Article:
Some of the 4-year-olds who enter pre-kindergarten classes at the James J. Davis Early Childhood Center can't recite the alphabet or count past three.
Some don't know to turn the pages of a book.
Others never learned to sit quietly and pay attention in a social setting.
"With some, they don't know their name if I ask," said Sholanda Freeman, a pre-kindergarten teacher at the center.
But Freeman said students make fast progress once they start getting daily instruction in basic math and language skills through the Beaufort County School District's pre-kindergarten programs. In fact, some of her most advanced children leave the classroom reading, she said.
"They need that foundation," Freeman said. "It's sad to say, but a lot of them are not getting it at home."
The district offers pre-kindergarten in 17 schools to 4-year-olds who meet state criteria for students at risk of academic failure. For years, the district had a long waiting list for such programs, but last year switched from full-day to half-day programs at several schools so more students could be served.
As the program has grown, the district has stepped up efforts to measure its effectiveness. It standardized the curriculum across the county two years ago and adopted an assessment to measure each student's progress.
Data for the first two of what will be a five-year study were presented to the Board of Education earlier this month.
Preliminary results are promising, said Kay Newsome, the district's director of readiness.
Upon entering the program in fall 2009, 92 percent of students tested at the lowest two of four skill levels. Newsome said some 4-year-olds entered with the cognitive abilities of a 2- or 3-year-old.
By the time those students finished the program in spring 2010, 78 percent had mastered the standards for a pre-kindergarten student and achieved the highest skill level. Only 2 percent remained at beginning levels, according to district data.
Newsome noted the district only had complete data for 73 percent of the students because many entered the program late or switched schools during the year. The district reported data only for students that were evaluated three times -- in the fall, winter and spring.
In addition to bolstering its programs for 4-year-olds, the district is working with other organizations to provide a foundation for children even younger. For instance, the federally funded Head Start program, which uses space at four public schools for preschool programs, serves some students who are only weeks old.
The largest such partnership is at the Davis center.
Last year, the district consolidated Davis and Whale Branch elementary schools. The Davis building was renovated and now is an early learning center that serves all pre-kindergarten and kindergarten students in the northernmost part of the county. Elementary students in other grades moved to Whale Branch.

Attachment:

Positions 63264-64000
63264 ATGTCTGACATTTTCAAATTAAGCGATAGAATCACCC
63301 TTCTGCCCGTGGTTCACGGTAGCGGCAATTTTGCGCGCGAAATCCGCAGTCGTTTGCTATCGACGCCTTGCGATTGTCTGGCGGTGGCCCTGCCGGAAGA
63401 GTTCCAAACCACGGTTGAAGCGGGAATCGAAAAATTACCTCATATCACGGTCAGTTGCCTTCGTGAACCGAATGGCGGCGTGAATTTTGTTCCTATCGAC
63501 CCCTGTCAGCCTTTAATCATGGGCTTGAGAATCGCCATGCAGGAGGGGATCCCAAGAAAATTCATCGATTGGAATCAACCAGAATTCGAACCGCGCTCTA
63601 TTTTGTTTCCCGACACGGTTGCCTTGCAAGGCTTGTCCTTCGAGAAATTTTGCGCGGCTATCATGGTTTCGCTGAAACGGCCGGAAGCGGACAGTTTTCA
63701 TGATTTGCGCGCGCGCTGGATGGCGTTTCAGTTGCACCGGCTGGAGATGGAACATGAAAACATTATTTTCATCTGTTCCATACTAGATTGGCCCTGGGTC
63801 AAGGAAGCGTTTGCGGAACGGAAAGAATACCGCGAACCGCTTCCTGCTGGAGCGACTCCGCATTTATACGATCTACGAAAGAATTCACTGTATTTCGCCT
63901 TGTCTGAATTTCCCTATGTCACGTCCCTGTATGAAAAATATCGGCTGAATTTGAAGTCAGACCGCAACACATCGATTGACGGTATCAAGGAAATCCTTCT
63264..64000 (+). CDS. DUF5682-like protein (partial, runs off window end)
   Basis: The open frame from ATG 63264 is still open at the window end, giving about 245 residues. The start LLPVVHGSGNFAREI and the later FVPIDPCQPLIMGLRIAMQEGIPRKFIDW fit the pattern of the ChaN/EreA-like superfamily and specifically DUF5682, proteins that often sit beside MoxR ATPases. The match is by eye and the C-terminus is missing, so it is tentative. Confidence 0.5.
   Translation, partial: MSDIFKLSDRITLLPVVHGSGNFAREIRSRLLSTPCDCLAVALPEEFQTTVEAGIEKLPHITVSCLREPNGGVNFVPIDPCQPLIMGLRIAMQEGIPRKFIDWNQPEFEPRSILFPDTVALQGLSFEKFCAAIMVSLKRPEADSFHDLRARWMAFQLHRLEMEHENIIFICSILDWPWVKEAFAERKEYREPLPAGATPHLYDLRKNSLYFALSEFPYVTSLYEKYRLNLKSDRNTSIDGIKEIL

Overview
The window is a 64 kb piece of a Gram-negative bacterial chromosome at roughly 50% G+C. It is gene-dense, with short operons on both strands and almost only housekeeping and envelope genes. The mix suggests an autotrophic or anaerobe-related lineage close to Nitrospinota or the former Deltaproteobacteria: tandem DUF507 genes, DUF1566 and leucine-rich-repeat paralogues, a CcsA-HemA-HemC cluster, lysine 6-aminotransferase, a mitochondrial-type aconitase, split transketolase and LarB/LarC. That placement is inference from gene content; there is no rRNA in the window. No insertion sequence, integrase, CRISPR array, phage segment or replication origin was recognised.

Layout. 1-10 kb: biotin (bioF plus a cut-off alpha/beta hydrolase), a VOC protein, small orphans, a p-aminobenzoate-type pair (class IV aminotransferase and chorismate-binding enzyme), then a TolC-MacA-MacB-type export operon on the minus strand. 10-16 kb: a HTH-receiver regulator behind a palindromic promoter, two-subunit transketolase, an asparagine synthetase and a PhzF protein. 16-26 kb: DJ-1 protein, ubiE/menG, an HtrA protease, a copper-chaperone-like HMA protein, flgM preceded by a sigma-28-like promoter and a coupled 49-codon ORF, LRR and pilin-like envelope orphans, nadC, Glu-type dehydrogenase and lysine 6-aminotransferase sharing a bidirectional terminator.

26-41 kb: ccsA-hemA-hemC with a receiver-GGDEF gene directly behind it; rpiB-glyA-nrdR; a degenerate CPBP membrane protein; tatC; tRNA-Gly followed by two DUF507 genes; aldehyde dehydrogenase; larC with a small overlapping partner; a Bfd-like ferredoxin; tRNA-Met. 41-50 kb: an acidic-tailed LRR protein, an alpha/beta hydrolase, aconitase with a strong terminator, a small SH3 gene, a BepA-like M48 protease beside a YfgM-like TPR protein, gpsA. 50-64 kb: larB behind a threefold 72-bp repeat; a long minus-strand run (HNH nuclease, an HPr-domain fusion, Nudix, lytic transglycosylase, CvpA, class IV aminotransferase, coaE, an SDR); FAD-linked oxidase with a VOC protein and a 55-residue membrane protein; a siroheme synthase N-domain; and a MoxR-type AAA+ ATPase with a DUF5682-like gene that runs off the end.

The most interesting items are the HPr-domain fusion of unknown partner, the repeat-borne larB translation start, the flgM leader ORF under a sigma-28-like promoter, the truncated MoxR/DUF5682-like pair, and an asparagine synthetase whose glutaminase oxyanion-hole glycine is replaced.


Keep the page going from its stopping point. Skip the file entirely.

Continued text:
That move allowed Head Start to serve more than 100 students in the Davis building this year -- four classes of 3-year-olds and nearly 50 children between 6 weeks and 2 years old.
"It's awesome," said Don Doggett, the principal of the Davis Center. "It's the best thing since sliced bread."
Head Start adopted the same curriculum the school district uses for its early-childhood programs, which means children are learning consistent standards as they move from preschool into district programs.
Doggett said housing both programs in the same building also gives teachers an opportunity to talk to each other and share strategies.
Julia Burnes, Head Start manager for the Davis site, said the youngest children work to develop the skills they'll be expected to master by pre-kindergarten.
Even infants are learning, Burnes said. Their classrooms are equipped not only with wooden cribs, but soft cushions for them to crawl over and around as they develop motor skills.
Maresha Brown's 3-year-old son, Carter, is a student in the Head Start program. When he started, she said he spoke in broken phrases and had trouble communicating.
"Now we're talking in full sentences," she said. "With his enunciation of different words and his recognition of letters and colors, he's a totally different kid."
Burnes said the Davis building is becoming a "one-stop shop" that is convenient for parents who have children in both Head Start and school district programs.
Both work to involve parents.
The building houses a resource center filled with books and brochures on parenting, as well as a community room for adult education and parenting classes. Offices for a program that helps teenage mothers are also at the school.
Brown said Carter's teacher tells her what letter, number or color he's studying and shows her how to point out examples at home. She said she has learned to point out the color of her son's clothes or the fruit he's eating.
"We'll be at the grocery store and he'll say, 'Mommy, that's an apple. That's red,'" she said.
Newsome is optimistic these efforts -- as well as those by organizations such as First Steps, Together for Beaufort County and the S.C. Department for Health and Environmental Control -- soon will pay off in the form of more children who are prepared to start kindergarten.
"I can't wait to see where these children are even at grade 3," she said.